Artificial intelligence is also likely to be debated and, as it is an issue that seemingly everyone is discussing, perhaps some controversies regarding its use will be addressed this year.  Congress has been exploring the multitude of issues surround AI and has discussed legislation to address these issues but, as with the music issues, with an election year calendar, it is questionable whether Congress will have the time to resolve all of the issues that AI poses.  Obviously, there are the deeply philosophical issues of limiting AI so that some of the worst case, science-fiction like concerns about the technology overwhelming human society can be avoided.  Even the more immediate concerns – including whether AI companies will owe compensation to content creators for the use of their content to “train” AI models, or whether AI should be limited or at least labeled when used in political advertising, may be difficult for Congress to resolve.  Perhaps more clarity will come from pending litigation (like the recent lawsuit by Microsoft against OpenAI) or administrative agencies.  The Copyright Office is working on its study of the copyright implications of AI, and the FEC is reviewing the use of AI in political advertising.  But even resolution of these proceedings will not be easy, as there is certainly no unanimity of thought on any of these issues (see, for instance our noting of the objections of several Republican campaign groups to proposed FEC requirements for AI labeling, and our summary of some of the AI copyright issues).  In the interim, as we noted here, many states are getting into the act of regulating AI at least in political ads.  Watch for that trend to continue.

Even outside the area of AI, media companies in the US have been asking for authority to negotiate with tech companies collectively over the question of whether online platforms should pay media companies for the use of their content in social media posts and on similar platforms.  Similar rules have been adopted in other countries including Australia and, in 2023, Canada.  Will 2024 be the year when these rules are adopted in the US?  We’ve written about pending legislation, and we are sure that it will again be a subject of debate in 2024.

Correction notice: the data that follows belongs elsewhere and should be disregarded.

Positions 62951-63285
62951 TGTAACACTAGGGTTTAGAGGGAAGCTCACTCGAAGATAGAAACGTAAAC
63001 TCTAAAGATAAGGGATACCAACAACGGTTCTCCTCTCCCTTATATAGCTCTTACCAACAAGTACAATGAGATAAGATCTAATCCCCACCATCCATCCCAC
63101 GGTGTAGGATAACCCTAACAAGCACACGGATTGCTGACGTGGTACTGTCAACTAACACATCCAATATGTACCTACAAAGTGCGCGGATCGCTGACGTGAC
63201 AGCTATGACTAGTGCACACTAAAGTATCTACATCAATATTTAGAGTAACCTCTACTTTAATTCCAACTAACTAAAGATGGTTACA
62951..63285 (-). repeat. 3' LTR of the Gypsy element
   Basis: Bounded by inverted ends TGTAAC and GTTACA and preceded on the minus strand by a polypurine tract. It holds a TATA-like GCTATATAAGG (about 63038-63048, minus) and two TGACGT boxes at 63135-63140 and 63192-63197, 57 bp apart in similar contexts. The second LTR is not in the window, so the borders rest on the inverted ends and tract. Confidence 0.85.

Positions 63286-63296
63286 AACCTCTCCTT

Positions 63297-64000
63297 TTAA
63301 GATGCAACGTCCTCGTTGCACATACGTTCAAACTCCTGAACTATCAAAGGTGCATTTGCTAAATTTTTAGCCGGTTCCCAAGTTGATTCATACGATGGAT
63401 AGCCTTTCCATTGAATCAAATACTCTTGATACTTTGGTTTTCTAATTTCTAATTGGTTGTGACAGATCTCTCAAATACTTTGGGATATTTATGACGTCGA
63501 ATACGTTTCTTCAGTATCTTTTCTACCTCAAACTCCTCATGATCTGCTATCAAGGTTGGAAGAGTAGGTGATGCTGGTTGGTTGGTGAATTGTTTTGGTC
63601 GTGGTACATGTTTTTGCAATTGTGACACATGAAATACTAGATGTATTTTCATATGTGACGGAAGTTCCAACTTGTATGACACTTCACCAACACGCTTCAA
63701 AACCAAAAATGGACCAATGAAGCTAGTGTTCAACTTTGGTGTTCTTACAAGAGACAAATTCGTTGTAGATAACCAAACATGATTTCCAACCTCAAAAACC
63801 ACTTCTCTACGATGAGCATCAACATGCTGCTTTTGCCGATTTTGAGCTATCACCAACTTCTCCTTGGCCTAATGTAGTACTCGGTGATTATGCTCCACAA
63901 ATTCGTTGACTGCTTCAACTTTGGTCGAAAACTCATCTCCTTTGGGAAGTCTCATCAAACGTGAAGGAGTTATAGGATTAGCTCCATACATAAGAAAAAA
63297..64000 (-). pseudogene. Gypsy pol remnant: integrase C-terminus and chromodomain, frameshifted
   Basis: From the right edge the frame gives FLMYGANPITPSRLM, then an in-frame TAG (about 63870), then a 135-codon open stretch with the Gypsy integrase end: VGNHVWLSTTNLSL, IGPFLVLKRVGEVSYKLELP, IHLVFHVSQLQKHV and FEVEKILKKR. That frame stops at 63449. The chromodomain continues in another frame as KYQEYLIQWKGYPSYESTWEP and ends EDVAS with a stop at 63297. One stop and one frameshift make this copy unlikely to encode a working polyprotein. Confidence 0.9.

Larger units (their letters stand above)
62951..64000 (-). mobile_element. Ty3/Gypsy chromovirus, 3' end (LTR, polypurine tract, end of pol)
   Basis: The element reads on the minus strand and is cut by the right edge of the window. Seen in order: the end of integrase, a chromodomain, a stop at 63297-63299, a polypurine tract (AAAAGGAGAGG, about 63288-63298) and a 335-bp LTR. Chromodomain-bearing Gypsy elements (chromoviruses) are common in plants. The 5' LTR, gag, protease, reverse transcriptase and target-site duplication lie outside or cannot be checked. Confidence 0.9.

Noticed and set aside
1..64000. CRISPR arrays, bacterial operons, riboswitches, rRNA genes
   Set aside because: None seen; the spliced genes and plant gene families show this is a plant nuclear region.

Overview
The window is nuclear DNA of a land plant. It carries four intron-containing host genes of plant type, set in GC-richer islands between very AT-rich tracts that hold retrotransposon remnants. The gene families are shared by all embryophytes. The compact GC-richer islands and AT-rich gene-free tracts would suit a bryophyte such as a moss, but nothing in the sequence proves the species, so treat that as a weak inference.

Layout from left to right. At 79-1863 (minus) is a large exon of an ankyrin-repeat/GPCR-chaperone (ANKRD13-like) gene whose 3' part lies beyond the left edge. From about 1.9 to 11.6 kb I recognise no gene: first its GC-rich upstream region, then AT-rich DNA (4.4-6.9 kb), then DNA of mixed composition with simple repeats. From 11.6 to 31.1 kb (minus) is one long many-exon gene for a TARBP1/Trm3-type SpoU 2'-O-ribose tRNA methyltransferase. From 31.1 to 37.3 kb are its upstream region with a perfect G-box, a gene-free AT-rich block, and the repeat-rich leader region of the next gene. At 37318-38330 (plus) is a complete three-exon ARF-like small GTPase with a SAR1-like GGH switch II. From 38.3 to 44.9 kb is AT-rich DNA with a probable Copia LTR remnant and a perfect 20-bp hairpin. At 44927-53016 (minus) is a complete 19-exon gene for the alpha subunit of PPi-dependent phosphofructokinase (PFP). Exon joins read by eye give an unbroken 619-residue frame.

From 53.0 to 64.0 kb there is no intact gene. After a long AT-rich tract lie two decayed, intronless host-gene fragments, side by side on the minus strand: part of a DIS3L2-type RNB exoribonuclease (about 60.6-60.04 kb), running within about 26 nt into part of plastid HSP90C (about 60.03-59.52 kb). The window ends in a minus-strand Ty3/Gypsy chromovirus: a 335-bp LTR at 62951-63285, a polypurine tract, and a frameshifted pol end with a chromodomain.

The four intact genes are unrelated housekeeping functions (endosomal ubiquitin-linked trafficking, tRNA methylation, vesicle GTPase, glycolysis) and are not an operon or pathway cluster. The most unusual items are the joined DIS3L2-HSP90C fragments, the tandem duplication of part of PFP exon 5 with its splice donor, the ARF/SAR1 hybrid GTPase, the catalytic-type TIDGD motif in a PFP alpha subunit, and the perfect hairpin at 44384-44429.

The Supreme Court will also be dealing with issues this year that affect media companies.  For instance, it will once again be looking at online free speech and the limits of Section 230 and the protection it gives online platforms for content produced by others.  The arguments before the Court this year deal principally with the ability of a state to limit an online platform’s moderation of content either by forbidding a platform from rejecting content from a political candidate or journalistic enterprise, or by giving those whose content is rejected a right to sue if they believe the content was arbitrarily removed from the site or removed for political reasons.  The Court will be examining whether the laws imposing these limits abridge the First Amendment rights of the platforms to publish what they want or their rights under Section 230 to moderate content that is posted on their sites.  These important questions could impact all media companies.  First Amendment issues also will be implicated by the decisions in cases dealing with bans on the Biden’s administration’s ability to communicate with media platforms on issues such as the circulation of alleged disinformation, as well as in various suits pending against media companies for defamation based on content that appeared on their platforms.